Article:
Essentially, screen printing frames are constructed from two main types of materials, wood and aluminum. The most basic frames are constructed from lighter weight wood - softwood, oil-stained lumber, or kiln-dried can be found at any craft store. In general, wood frames are the less expensive, making them perfect for the novice printer. They are great for creating larger, simpler images. But there are drawbacks to wooden frames: they tend to warp more easily than frames made from other materials. This will cause the screen to bend and become susceptible to uneven printing. They also become stained, due to wood's natural propensity to be porous and soaking up ink. Eventually, wood will dry out from repeated use, give way, and pop, rendering the frame unusable.
Aluminum, on the other hand, is an ideal material for screen printing frames. Aluminum screen printing frames are also lightweight, but are extremely durable. Because they are so sturdy, they usually last longer than wood, and therefore do not have to be repaired or replaced as often. Higher quality frames are welded together, which provide additional, reinforced strength at the corners. This will allow for less warpage in the long-term, which also means less time adjusting the tension. In addition, they can endure multiple washes without retaining extra ink, since the metal is not porous. More importantly, aluminum renders fine, detailed images more clearly than other frames over time, yielding a better, cleaner print.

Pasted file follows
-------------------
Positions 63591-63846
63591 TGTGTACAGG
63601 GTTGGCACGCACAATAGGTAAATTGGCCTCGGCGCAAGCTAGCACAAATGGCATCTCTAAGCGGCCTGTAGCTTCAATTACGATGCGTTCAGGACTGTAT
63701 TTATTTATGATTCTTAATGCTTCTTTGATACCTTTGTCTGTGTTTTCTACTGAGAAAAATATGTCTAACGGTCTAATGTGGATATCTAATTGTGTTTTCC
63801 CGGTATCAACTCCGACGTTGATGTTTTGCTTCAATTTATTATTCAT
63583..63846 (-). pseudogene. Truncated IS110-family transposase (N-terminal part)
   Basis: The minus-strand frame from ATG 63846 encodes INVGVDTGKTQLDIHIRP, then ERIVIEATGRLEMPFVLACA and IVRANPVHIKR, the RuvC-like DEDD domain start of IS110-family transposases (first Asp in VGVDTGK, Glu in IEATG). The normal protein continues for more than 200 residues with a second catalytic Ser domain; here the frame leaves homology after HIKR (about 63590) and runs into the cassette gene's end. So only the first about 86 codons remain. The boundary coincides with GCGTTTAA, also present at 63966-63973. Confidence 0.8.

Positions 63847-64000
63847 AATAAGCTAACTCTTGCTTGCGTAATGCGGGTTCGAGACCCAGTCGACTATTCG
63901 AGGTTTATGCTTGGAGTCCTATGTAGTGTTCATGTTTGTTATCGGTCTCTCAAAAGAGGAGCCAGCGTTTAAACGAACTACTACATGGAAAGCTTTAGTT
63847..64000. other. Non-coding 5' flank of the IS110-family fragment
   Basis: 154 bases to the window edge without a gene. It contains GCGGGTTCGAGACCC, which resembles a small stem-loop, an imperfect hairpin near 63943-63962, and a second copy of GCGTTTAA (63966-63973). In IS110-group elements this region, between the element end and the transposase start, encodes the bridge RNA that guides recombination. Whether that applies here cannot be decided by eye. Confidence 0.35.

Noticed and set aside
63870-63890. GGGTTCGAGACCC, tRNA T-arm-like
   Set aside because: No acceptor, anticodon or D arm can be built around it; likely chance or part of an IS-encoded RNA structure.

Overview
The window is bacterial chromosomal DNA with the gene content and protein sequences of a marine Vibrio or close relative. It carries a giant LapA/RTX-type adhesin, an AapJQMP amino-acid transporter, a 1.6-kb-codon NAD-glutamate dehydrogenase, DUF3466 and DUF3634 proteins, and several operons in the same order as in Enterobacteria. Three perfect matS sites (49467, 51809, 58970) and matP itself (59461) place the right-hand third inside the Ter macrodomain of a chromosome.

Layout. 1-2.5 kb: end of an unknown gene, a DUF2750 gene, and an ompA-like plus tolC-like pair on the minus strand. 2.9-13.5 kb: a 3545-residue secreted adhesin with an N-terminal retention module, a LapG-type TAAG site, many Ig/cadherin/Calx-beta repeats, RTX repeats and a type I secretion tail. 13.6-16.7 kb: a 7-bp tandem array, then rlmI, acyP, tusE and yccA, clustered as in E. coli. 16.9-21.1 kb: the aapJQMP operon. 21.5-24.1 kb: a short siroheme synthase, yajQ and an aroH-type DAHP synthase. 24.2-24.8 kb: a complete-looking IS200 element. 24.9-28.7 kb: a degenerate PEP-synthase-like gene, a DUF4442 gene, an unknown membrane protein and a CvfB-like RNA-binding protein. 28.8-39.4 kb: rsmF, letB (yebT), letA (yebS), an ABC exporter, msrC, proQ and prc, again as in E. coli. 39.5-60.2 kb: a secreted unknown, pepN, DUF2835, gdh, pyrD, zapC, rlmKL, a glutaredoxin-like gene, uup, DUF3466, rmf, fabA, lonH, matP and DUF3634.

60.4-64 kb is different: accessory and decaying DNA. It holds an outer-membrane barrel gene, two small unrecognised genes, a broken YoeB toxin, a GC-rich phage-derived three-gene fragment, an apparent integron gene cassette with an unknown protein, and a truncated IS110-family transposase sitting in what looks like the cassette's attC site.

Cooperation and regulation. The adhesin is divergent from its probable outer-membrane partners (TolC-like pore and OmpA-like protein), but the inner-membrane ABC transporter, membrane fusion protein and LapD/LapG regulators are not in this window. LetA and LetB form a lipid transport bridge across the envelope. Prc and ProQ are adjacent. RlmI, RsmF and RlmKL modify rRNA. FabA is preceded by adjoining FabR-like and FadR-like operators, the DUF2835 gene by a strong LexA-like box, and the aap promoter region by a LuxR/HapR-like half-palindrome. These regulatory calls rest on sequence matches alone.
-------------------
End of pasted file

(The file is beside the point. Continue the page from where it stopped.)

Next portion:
There are different types of aluminum screen printing frames. Draw-bar frames are the most technologically advanced on the market; with their built-in tensioning control, they are unmatched in convenient and trouble-free adjustments. Stretch and glue frames are another available option. While they are more basic, especially when compared to draw-bars, they still deliver incredibly sharp details and will last a very long time when properly maintained.
Whichever screen printing frame is being considered, there are important factors to carefully think through. Make sure that the frame lies flat on a level surface. If it does not, it will only warp more quickly, potentially leaving a rough, muddy image. If thinking about a wood frame, look at how the corners are joined. Single or double mortis and tenon corner joints are much more secure and heavy-duty than corners glued or stapled together. Also look at the wood itself: polyurethane or oil-based stains offer more protection against ink seepage, even though this is only prolonging inevitable ink absorption. If contemplating an aluminum screen printing frame, understand that the cost is slightly higher than wood; even though they may cost more upfront, they will not have to be replaced as frequently. A high-grade, premium aluminum frame will last almost indefinitely, which prompts many people to regularly choose aluminum over wood.